The Lord Peter Wimsey Mysteries
Whose Body?, Clouds of Witness, and Unnatural DeathA special edition of the first three classic mysteries featuring British aristocrat and sleuth Lord Peter Wimsey.
A gentleman needs hobbies. For Lord Peter Wimsey—a Great War veteran with a touch of shell shock—collecting rare books, sampling fine wines, and catching criminals help pass the time.
In Whose Body?, a dead man wearing nothing but a pince-nez is found in the bathtub of an architect’s London flat—and Wimsey encounters a bizarre puzzle.
Clouds of Witness brings Lord Wimsey to the family’s shooting lodge in Yorkshire. Humans are not meant to be targets, but Wimsey’s sister’s fiancé has been felled by a bullet—and his brother accused of the crime. The investigation will bring him into contact with a socialist agitator, a hot-tempered farmer, and a host of unseemly secrets.
In Unnatural Death, everyone expected the ailing and elderly Miss Agatha Dawson to die—just not quite so soon. When the doctor who treated her shares his suspicions with Wimsey, he sets out to discover who rushed the patient to her demise.
This exciting volume of renowned author Dorothy L. Sayers’s beloved cozy British mystery series is a perfect introduction for new readers, as well as a familiar friend for longtime fans.
- Pub Date
- Open Road Integrated Media
“Lord Peter can hardly be spared from the ranks of the great detectives of the printed page.” —The New York Times
“[Sayers is] one of the greatest mystery story writers of [the twentieth] century.” —Los Angeles Times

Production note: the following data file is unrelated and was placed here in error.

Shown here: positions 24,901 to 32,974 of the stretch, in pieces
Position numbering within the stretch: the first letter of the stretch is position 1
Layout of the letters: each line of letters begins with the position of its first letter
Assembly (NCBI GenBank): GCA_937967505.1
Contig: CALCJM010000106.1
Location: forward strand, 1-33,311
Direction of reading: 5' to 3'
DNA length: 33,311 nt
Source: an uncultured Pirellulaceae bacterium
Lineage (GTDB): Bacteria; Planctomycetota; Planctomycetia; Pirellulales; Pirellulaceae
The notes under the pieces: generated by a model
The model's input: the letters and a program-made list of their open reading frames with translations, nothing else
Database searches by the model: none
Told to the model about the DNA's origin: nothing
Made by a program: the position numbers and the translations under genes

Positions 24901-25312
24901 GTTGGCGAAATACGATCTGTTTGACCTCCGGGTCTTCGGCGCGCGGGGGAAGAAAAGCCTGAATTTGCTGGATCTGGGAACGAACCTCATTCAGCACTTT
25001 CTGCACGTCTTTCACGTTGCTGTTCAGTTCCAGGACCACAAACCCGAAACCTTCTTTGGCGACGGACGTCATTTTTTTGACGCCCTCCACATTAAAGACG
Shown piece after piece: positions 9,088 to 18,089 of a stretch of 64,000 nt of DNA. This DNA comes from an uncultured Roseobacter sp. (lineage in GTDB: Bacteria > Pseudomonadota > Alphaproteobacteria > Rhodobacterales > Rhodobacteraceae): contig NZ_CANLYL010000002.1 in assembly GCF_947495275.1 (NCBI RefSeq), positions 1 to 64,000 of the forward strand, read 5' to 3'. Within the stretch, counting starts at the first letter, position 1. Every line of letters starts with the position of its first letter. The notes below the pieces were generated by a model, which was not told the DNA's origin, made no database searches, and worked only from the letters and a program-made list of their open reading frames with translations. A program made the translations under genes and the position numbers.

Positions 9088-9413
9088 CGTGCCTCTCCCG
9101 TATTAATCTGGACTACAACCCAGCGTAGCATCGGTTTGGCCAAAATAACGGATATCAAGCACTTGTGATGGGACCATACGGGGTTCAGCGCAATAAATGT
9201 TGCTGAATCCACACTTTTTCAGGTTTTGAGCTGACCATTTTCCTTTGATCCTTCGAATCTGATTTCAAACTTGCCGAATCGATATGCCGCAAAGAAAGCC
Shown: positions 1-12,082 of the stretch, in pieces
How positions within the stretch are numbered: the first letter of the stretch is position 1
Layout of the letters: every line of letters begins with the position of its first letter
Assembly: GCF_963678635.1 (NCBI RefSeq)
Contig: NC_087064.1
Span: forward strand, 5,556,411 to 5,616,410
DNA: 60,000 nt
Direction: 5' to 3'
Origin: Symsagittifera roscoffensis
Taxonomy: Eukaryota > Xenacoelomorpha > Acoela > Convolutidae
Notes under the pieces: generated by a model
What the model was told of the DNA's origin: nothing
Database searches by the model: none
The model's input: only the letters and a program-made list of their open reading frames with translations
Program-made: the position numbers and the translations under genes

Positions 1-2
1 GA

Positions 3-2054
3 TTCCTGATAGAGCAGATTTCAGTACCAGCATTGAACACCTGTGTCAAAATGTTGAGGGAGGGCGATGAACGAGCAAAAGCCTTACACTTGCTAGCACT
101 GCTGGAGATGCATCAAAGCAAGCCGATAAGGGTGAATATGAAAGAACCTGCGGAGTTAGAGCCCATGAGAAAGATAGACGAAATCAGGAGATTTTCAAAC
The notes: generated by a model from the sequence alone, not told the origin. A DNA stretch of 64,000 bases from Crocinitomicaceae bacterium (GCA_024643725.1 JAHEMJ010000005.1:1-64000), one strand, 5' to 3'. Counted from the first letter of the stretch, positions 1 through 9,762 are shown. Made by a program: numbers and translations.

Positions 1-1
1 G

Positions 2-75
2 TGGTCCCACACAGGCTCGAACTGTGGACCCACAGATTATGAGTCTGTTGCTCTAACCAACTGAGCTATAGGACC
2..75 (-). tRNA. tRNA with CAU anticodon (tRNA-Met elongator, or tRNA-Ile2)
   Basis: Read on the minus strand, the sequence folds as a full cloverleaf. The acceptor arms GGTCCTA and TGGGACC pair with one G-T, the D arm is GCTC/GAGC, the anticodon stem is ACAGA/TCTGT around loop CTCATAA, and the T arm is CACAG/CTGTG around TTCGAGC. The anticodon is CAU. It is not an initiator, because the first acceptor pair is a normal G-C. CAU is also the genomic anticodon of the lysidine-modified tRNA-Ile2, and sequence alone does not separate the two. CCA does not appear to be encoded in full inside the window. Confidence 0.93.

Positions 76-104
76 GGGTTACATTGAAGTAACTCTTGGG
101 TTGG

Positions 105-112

About the author
Dorothy L. Sayers
Dorothy L. Sayers (1893–1957) was a British playwright, scholar, and acclaimed author of mysteries, best known for her books starring the gentleman sleuth Lord Peter Wimsey. While working as an advertising copywriter, Sayers began writing Whose Body? (1923), the first Wimsey mystery, followed by ten more Wimsey books and several short stories.
Sayers set the Wimsey novels between the two World Wars, giving them a realistic tone by incorporating details from contemporary issues such as advertising, women's education, and veteran's health. She also wrote theological essays and criticism during and after World War II, and in 1949 published the first volume of a translation of Dante's Divine Comedy. Although she considered this translation to be her best work, it is for her elegantly constructed detective fiction that Sayers remains best remembered. The Los Angeles Times called her "one of the greatest mystery story writers of this century." She died of a heart attack in 1957.